Greetings Today magazine, giving you the bigger picture

Cash for influence row

Greetings industry targeted by controversial pay-to-publish Parliamentary Review

 

PUBLISHERS and greetings retailers have been targeted by The Parliamentary Review trying to persuade them to part with £3,500 each to be featured in their controversial publications.

With hours of one publisher posting privately on Facebook that they had been contacted, five others and a number of independent retailers had responded saying they had also received invitations worded such that it appears to be connected to the Government.
The publisher, who doesn’t want to be named, called the contact only to discover they were expected to pay the large fee to provide their own 1,000-word report about “the challenges you have faced, how you have responded to them and your hopes for the future”.
Posting the letter on Facebook as a warning to others, the publisher said: “This company is using parliamentary contacts to look like a great opportunity but the whole thing stinks – and at a cost of £3,500 it’s not illegal but using influence to pull in vast amounts of cash.
“Despite being ‘one of only 10-15 companies selected’ it turns out failing school heads and hospitals have also paid into this company. We won’t be taking part. This type of thing needs calling out.
“All the people quoted are involved. The phone call was basically a boys’ club namedropping session.”
And they added they expect there would be an additional charge of around £500 per head to attend the annual gala mentioned with guest speakers, who have previously included Tony Blair and Jonny Wilkinson.
Among the responses were other medium-sized greetings publishers with one saying they had considered giving them a call “because how do small businesses get a voice”, and another added: “I had one too and called them up thinking it was the Government, but it’s Members of Parliament and the Lords using their status for all the wrong reasons.”
The Review is a series of independent publications set up in 2012 by then 23-year-old graduate Daniel Yossman, with the aim of “sharing best practice among policy makers and business leaders” – but only if the firms involved are prepared to pay for the privilege and, with a significant number of each report going to the contributing businesses, the distribution, reach and effect of the papers is unknown.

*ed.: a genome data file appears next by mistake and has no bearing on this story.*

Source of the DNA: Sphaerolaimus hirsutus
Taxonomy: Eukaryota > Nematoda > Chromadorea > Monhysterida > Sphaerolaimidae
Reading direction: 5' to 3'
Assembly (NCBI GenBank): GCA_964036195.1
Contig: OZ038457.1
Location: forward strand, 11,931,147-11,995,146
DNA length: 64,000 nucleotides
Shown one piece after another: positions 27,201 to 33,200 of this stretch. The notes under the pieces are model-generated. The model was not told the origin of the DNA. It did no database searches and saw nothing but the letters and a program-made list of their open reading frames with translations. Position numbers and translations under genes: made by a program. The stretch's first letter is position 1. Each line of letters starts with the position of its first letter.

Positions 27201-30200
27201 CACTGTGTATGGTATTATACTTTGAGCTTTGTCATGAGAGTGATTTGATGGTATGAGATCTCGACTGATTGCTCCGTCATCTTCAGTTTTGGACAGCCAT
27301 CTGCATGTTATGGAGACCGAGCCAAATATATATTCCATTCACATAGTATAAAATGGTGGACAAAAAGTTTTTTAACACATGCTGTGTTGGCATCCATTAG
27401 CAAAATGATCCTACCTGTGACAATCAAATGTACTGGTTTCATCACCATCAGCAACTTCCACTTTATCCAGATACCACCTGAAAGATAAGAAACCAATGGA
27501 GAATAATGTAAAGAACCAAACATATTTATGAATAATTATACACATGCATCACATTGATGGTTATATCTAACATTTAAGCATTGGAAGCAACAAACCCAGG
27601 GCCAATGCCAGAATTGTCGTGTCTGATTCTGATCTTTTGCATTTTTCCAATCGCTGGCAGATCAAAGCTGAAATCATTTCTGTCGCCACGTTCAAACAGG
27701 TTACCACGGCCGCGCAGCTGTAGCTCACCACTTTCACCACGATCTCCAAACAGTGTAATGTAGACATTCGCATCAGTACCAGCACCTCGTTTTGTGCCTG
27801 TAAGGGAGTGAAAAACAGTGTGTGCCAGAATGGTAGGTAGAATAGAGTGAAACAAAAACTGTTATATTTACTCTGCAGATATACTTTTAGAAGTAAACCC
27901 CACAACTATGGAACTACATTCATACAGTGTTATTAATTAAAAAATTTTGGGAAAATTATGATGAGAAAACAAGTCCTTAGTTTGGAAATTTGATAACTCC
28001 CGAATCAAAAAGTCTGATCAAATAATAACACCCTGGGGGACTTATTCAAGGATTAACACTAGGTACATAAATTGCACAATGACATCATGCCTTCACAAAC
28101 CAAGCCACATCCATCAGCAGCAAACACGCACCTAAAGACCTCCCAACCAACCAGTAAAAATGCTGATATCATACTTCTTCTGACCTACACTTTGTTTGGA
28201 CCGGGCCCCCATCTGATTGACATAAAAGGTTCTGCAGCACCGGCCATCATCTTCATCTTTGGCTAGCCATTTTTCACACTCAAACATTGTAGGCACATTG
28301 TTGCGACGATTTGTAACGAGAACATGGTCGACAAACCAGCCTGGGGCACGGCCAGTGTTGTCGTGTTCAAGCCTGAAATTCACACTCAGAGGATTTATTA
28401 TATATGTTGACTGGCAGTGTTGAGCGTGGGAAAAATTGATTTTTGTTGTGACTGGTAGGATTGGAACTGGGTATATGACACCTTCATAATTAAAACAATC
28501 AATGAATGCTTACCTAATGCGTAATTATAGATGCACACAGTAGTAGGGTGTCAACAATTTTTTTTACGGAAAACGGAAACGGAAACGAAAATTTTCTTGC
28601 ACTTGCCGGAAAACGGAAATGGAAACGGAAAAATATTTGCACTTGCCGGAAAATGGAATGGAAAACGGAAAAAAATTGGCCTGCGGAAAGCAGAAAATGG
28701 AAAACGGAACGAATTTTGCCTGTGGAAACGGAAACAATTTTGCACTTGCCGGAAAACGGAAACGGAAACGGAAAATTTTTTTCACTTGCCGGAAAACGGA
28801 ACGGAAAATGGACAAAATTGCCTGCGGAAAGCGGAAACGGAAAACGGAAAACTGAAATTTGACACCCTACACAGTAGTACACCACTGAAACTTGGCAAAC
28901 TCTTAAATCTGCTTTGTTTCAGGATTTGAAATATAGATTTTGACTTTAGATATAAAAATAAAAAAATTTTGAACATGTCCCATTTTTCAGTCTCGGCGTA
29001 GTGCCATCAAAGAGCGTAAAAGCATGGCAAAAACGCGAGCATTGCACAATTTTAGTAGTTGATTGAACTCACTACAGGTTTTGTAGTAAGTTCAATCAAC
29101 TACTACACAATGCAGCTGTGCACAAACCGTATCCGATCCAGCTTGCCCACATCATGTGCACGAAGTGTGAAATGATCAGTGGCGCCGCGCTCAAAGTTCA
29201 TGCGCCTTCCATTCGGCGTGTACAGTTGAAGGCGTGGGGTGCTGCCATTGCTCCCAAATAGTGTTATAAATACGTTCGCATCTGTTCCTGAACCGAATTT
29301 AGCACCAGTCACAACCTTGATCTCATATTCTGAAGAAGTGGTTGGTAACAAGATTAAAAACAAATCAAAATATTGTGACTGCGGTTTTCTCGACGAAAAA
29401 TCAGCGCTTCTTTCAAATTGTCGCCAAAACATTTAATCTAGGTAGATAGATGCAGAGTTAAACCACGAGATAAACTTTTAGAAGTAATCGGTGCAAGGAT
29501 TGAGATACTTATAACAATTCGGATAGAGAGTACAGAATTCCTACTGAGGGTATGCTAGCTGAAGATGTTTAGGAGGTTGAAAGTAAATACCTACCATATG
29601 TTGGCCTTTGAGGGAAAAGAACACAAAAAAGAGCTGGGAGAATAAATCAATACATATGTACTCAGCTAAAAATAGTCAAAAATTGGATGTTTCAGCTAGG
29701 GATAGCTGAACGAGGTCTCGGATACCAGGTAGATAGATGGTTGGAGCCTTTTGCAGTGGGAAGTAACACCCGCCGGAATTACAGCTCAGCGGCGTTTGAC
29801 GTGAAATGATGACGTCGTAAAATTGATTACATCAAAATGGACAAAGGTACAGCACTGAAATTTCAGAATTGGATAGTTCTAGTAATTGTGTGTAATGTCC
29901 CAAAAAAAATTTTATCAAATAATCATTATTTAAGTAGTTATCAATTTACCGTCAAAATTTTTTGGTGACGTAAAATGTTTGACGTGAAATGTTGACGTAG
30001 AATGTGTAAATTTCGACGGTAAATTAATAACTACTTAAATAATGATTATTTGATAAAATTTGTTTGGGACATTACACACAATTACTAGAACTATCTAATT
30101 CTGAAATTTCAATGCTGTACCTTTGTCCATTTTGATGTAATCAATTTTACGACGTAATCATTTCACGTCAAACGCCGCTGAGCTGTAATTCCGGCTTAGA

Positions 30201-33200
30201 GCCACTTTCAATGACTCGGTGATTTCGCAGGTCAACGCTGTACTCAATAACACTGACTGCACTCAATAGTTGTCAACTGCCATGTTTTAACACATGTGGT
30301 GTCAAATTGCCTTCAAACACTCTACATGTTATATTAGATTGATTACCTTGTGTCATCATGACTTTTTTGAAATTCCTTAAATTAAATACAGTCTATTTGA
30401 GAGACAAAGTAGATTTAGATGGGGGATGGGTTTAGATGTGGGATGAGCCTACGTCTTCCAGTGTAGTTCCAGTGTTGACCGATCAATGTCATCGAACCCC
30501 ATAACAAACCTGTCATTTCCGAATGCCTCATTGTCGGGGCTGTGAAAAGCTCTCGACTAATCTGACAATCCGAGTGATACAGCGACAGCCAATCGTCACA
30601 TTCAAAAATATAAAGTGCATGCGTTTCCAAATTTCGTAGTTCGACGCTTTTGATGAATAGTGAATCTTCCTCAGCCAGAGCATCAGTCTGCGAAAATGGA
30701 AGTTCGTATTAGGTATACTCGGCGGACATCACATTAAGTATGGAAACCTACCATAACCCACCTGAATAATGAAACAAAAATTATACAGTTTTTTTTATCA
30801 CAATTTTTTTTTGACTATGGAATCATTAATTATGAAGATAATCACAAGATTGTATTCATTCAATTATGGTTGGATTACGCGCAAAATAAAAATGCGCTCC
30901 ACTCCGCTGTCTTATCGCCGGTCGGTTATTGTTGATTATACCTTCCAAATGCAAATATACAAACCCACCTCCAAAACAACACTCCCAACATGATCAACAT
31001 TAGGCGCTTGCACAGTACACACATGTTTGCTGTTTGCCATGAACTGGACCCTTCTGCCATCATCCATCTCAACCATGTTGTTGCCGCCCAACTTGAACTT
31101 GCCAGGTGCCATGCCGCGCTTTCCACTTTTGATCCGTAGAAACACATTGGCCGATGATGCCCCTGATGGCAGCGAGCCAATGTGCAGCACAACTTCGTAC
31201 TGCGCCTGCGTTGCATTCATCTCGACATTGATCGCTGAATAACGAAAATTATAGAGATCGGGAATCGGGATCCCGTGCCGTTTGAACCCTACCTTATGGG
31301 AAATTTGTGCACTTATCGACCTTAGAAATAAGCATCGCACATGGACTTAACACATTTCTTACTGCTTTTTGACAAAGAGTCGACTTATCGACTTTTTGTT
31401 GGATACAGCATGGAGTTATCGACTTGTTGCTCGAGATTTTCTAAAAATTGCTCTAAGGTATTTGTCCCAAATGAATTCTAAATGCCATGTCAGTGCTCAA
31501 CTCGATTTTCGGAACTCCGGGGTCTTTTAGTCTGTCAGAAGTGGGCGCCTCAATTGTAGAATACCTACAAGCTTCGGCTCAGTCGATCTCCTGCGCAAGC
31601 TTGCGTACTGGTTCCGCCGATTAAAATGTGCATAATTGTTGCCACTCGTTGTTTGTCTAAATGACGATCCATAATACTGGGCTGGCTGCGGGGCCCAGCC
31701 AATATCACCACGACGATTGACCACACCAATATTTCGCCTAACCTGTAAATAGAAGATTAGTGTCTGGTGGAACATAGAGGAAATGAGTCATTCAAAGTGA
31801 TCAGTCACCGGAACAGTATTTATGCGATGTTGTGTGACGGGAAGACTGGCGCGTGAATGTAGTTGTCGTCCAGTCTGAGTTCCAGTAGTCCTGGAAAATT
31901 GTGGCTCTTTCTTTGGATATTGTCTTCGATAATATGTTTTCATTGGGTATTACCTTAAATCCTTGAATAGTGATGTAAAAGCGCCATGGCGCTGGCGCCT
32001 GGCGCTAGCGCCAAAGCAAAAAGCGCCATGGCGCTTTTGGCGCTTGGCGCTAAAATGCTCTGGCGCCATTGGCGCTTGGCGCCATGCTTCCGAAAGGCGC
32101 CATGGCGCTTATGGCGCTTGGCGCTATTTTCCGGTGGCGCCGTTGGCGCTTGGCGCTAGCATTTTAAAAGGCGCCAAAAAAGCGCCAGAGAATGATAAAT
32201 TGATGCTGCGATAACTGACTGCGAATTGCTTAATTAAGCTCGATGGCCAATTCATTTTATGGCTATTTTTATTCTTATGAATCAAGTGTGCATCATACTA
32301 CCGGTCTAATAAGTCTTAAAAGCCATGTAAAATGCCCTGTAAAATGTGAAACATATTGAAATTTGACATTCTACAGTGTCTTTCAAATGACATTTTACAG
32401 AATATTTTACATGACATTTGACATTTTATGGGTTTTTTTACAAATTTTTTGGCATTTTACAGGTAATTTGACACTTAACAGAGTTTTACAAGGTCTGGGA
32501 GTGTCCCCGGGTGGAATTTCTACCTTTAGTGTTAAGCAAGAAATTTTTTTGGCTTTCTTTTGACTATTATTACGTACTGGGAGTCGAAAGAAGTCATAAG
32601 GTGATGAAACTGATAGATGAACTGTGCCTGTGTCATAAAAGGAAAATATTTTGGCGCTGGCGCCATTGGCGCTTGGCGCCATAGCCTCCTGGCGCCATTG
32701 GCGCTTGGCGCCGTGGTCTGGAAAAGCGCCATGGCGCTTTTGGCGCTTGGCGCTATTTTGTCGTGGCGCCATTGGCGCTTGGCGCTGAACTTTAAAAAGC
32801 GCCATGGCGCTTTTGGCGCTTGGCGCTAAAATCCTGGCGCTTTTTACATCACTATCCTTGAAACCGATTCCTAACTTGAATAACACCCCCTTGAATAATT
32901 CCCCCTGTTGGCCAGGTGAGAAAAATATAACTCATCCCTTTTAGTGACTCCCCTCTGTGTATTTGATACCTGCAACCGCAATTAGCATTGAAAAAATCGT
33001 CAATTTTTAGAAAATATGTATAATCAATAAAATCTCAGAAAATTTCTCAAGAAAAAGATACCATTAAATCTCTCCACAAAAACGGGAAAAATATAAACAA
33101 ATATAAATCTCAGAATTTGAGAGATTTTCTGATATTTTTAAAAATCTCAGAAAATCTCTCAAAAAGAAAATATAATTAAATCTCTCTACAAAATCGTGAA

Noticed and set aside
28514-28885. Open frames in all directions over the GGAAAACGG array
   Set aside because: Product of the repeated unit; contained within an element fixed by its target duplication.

Boasting on their website that they are “contributed to by leading politicians”, the owners claim: “Each of its editions focuses on a key governmental policy area, with a variety of organisations sharing personal insight alongside cabinet ministers, government agencies, associations and trade bodies.”
And the letter (pictured), signed by chairman and former Conservative Communities Secretary Lord Pickles with co-chairman Lord Blunkett, the ex-Labour Home Secretary, mentioned too, contains a number of typos and grammatical errors.
Although the invitation does state: “Despite having forewords from senior cabinet figures, the Review is fiercely independent”, there is no reference to its pay-to-publish nature or that for-profit owners Westminster Publications are completely unaffiliated with Parliament or the UK Government.
And the publication has been criticised in the national press for the charges of up to £4,000, with accusations of misleading headteachers of English schools into thinking they were being singled out for commendation for their good work only to be expected to stump up thousands to be included.



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